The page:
By Dave and Cath Whitcomb, with photographs by Kate Ewald
On September 28, 2014 – a glorious fall day – a contingent of amateur historians and interested residents followed David Whitcomb of Witt Hill Road on a tour through industrial ruins of the Ringville section of Worthington, Massachusetts, at the convergence of Watts Stream and Ward’s Stream.
The headwaters of Watts and Ward’s streams spring from the foot of Knowles Hill, the second-highest point in Worthington, at an elevation of 2,011 feet. By divergent routes the streams flow to Ringville, where they merge to become the Little River. These waterways were critical resources to the Ringville hamlet, providing both power and potable water. Water privileges for dams and mills could be sold independently by property owners.
The Ring brothers, Elkanah (1809-1899) and Thomas (1812-1863), saw the hamlet’s industrial potential and bought an old oil mill (perhaps linseed oil). The Rings added floor space and began manufacturing window shades (resembling venetian blinds) in 1830. Later they entered the lucrative business of manufacturing “Ringer” wagons, forerunners of Conestoga Wagons. They also made baby carriages and children’s sleds, sold nationally. The brothers were active in town affairs, developing houses in the area and starting a mail route between Worthington and the railroad’s mail drop in Huntington. It was around this time that the hamlet became known as Ringville. (A joke ran that Elkanah had three wives, thus three rings, thus “Ringville.”)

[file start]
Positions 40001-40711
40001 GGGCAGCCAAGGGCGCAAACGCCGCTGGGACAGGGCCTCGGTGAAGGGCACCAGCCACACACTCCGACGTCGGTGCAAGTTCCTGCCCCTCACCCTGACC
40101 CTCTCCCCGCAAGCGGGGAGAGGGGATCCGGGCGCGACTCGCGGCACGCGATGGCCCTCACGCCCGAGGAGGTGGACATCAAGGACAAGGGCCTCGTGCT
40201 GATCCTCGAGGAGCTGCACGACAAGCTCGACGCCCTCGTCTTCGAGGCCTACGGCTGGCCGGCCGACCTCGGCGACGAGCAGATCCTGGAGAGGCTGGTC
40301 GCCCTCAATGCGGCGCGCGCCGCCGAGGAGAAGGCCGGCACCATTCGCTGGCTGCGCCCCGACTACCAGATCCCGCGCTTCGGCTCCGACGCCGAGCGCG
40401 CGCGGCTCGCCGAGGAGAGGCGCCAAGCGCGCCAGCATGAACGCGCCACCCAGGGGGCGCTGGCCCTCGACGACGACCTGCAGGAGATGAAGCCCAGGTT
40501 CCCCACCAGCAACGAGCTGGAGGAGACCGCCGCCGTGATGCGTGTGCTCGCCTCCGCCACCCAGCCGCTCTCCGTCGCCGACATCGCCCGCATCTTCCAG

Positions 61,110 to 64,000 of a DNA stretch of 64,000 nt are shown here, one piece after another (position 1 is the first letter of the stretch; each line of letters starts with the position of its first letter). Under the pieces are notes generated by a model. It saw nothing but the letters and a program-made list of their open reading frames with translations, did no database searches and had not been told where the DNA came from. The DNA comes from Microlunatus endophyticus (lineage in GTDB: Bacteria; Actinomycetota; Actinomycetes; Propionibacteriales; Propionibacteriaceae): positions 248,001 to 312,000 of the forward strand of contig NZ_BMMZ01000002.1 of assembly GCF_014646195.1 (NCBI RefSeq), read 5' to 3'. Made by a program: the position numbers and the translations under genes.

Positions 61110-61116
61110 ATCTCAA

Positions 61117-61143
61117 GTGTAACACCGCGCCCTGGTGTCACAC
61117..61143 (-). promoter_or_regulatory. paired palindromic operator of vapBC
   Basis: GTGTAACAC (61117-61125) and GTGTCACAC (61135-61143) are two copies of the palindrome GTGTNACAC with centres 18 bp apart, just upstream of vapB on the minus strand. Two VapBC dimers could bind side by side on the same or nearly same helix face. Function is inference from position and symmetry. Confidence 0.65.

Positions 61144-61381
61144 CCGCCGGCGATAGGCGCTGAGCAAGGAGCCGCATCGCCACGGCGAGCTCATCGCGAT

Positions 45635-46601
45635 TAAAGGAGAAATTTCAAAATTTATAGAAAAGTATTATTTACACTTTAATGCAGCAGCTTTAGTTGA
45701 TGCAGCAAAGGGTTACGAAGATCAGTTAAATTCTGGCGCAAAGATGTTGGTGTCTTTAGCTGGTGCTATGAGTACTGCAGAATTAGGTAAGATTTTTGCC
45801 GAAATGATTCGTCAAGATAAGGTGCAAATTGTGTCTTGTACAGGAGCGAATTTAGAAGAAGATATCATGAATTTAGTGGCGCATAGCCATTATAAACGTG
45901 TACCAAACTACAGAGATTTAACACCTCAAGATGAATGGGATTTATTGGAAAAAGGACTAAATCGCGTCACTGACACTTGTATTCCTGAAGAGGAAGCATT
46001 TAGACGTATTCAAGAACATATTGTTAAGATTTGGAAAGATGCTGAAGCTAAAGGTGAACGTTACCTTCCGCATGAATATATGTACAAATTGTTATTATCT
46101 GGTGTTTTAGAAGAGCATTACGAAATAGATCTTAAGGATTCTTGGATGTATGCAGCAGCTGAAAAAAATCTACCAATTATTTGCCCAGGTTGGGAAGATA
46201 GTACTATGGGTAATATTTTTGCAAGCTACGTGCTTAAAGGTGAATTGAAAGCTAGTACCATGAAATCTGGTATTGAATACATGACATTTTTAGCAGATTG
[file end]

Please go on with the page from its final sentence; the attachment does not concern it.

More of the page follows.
In 1858 the Ring brothers’ operation in Ringville, which employed nearly 50 people, was destroyed by a fire. (By this time the Ring brothers had expanded their operations to Knightville.) After the fire, the Ringville mill site was sold. A new mill was built and then sold in 1878 to Hayden & Sons, sled manufacturers. By this time Ringville was considered the industrial heart of Worthington, supporting a number of mills. Ringville had its own post office (one of four in Worthington) and one of the Town’s twelve schools, located on property currently owned by the Rida family.
Another lucrative business of the late 1800s was the harvesting of pond ice to cool milk and cream in summer. Traces of an ice pond can still be seen in Ringville, on Watts Stream, just upstream from the Ring brothers’ factory dam. Axe handles, sledges and buggy whips were also manufactured at various times in Ringville. The hamlet’s last viable manufacturing operation was a creamery whose 1903 output was 6,500 pounds of butter. The Ringville Cemetery, established in 1866 on Witt Hill Road, was listed on the National Register of Historic Places in 2004.
ABOUT THE CONTRIBUTORS
Dave Whitcomb has been making summer visits to “Aunty Flo’s” house and exploring the Ringville property since his childhood in the 1950s. He and Cath have been Worthington residents since 1974.
Kate Ewald, an amateur photographer and assessor of human health risk for hazardous waste site cleanup, lives in Worthington with her husband, Evan, and serves on the WHS Board.
Posted January 19, 2016.
This is a very interesting article. I grew up in Worthington but knew very little about Ringville. Dave Whitcomb was a friend, still is on Facebook, and I”m glad he has knowledge about the area to pass on.